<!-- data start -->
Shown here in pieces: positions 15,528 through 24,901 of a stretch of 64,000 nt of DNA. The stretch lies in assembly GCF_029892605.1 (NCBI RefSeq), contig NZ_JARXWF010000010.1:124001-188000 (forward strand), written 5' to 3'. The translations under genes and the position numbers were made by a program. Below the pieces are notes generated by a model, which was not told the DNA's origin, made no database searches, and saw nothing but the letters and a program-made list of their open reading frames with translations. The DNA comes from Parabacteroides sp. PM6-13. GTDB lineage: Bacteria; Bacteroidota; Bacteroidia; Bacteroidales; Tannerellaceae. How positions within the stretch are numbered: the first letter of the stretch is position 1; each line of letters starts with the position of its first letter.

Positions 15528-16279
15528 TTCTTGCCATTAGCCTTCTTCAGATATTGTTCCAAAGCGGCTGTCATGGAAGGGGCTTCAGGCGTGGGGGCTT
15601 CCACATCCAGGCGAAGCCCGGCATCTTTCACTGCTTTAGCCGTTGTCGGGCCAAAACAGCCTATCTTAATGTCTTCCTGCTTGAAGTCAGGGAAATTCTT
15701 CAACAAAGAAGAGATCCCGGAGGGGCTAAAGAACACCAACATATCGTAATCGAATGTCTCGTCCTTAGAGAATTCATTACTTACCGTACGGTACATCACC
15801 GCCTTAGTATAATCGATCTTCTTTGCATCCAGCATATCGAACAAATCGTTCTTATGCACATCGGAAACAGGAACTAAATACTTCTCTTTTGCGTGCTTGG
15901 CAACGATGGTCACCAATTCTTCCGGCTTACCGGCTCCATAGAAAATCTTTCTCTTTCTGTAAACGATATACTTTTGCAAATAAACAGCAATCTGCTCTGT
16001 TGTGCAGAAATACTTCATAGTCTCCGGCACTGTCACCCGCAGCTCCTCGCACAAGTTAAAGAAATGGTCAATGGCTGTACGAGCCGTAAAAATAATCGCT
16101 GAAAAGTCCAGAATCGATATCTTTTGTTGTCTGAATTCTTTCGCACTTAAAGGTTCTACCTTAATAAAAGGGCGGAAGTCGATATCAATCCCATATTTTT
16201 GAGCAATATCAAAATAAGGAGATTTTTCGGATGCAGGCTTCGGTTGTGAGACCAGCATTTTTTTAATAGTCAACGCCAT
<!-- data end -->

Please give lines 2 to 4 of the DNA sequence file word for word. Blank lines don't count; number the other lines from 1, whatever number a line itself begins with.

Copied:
Positions 15528-16279
15528 TTCTTGCCATTAGCCTTCTTCAGATATTGTTCCAAAGCGGCTGTCATGGAAGGGGCTTCAGGCGTGGGGGCTT
15601 CCACATCCAGGCGAAGCCCGGCATCTTTCACTGCTTTAGCCGTTGTCGGGCCAAAACAGCCTATCTTAATGTCTTCCTGCTTGAAGTCAGGGAAATTCTT